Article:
The next day after the last confirming test was done, the neurologist came in again with his parade of residents. After dialoging among themselves, again in Medicalese, the doctor said to Bill, “The last test is in and it is confirmed that you have ALS. There’s no cure. Now don’t go running around spending your money on exotic treatments and alternative methods because nothing will help you. You can go on home and come back to the ALS Clinic. Do you have any questions?” Not waiting for an answer, he left the room like a duck with his ducklings trailing behind him.

The death sentence had been delivered without so much as a kind word or gesture.

The hospital staff came and went quickly like they were just too busy to say anything (and in all likelihood they did not know just what to say to someone who had just been told he was going to die a horrible death soon).

Later in his treatment – a month or two later at the Clinic – this brilliant doctor said, “I’m really surprised that you are not deteriorating faster.” Bill obliged him and his decline accelerated. Within a month and a half he died in hospice. (The care at Hospice, by the way, was amazingly supportive, loving and compassionate).

The doctor was brilliant. The hospital gave the best physical care that could ever possibly be given. The bedside manner of both the doctors and the hospital staff scored at Zero!

“Bedside manner” is really no more than:

o Common Courtesy

o Kindness

o Listening

o Showing interest

o Using understandable language

o Perhaps showing compassion

It does not matter if you are a renowned specialist in allopathic medicine, an osteopathic, homeopathic or naturopathic doctor, a dentist, a chiropractor, a reiki master, a spiritual healer or some other form of alternative and complementary medicine practitioner, your patient deserves to be treated like an intelligent, sensitive, competent human being. It is your job to give him information in a language he can understand, give him the bad news without robbing him of all hope and set a stage for his healing or transition.

Remember that your patient is more than bones, muscles, organs and skin and that what impinges on him emotionally, spiritually and psychologically impacts his response to medical care and healing work. Your bedside manner can be used as therapeutically as the prescription pad, the adjustment and the energy work. Put yourself in your patient’s shoes and think about what you would need to know and how you would like to be treated – then your bedside manner will most likely be what it should be.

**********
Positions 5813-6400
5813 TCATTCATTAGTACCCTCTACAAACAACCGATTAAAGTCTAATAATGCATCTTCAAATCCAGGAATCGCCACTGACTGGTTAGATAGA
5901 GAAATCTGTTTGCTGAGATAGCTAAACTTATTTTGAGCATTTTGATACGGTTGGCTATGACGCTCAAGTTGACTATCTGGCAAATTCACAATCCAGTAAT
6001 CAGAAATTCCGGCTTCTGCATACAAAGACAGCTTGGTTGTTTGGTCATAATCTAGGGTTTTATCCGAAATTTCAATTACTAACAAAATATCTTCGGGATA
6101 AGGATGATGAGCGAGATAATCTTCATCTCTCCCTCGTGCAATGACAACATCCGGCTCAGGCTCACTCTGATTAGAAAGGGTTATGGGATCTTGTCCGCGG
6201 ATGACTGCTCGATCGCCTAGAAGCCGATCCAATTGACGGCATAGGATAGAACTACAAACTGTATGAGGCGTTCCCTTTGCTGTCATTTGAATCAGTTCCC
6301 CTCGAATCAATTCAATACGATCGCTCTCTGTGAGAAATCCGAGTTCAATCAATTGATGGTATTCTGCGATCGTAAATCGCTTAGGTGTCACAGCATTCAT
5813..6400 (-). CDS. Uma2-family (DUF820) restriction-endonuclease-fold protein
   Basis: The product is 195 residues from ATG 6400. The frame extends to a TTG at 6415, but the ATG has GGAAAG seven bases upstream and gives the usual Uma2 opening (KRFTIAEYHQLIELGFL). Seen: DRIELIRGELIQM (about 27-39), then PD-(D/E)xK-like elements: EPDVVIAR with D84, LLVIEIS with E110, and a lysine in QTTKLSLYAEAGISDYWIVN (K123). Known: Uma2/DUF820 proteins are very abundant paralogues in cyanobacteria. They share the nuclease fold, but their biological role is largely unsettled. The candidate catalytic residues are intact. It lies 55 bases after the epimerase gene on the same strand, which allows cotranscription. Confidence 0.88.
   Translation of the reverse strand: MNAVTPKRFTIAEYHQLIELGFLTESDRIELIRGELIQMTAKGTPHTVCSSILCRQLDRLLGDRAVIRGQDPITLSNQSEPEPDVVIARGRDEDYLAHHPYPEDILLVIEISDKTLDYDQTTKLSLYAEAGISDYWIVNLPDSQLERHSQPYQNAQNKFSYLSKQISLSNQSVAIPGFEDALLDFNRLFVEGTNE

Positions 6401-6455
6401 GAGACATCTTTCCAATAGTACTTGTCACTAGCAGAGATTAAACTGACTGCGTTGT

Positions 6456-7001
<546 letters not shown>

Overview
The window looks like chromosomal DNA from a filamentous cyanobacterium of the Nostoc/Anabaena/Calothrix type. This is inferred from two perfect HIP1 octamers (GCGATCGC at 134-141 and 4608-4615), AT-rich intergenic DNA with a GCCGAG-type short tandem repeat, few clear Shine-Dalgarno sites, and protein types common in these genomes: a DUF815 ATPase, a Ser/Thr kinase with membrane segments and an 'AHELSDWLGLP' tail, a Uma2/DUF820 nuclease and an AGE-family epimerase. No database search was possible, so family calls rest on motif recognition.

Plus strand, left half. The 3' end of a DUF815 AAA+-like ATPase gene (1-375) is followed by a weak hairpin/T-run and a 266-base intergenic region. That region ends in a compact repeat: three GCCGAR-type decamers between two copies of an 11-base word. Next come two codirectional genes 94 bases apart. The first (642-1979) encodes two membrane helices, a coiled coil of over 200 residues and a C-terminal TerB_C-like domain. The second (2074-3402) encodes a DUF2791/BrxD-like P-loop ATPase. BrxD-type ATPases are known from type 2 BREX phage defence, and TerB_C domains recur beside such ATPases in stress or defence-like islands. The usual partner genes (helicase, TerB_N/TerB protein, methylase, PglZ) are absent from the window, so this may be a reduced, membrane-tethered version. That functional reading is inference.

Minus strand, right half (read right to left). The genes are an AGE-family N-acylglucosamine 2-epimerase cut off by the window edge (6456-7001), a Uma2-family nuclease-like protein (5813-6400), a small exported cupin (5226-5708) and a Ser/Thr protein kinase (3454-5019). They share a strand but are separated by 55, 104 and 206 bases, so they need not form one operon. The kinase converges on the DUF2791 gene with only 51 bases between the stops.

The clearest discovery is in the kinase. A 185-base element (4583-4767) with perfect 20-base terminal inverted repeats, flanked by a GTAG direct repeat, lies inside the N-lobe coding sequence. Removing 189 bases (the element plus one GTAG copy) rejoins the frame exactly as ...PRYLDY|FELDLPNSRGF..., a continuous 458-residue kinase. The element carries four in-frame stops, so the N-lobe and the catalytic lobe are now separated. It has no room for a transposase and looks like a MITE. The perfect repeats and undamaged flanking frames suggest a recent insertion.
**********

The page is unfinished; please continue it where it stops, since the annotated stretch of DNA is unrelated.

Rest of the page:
By Irene Conlan

Irene Conlan has a masters degree in nursing, a doctoral degree in metaphysics, is a certified hypnotherapist and an ordained minister. She practices holistic hypnotherapy in Scottsdale, AZ and the Phoenix metropolitan area. Irene can be found at http://www.theselfimprovementblog.com

Article Source: http://EzineArticles.com/?expert=Irene_Conlan
http://EzineArticles.com/?The-Powerful-Effect-of-Bedside-Manner—A-True-Story-For-Healthcare-Professionals&id=2241610

 

There you have it. the magazine, Bill, the ducks, and, the article doesn’t say so, but, yes, I got bossy.

Thank you Donnie, for being so great at what you do and do it with such integrity.

If you want to listen to the show it is: http://www.worldtalkradio.com/worldtalkradio/vepisode.aspx?aid=61590

Irene Conlan

Irene Conlan has a master's degree in nursing, She taught nursing at Arizona State University, served as Director of Nursing Administration at St. Luke's Hospital and Medical Center in Phoenix and served as Assistant Director of the Arizona Department of Health Services for the Division of Health Care Facilities and Emergency Medical Services. Now retired, she is an avid blogger and manages http://www.theselfimprovementblog.com,http://www.theselfesteemblog.com and hosts the Self Improvement Radio Show on VoiceAmerica. Irene lives in Fountain Hills, AZ and has two sons and four grandsons.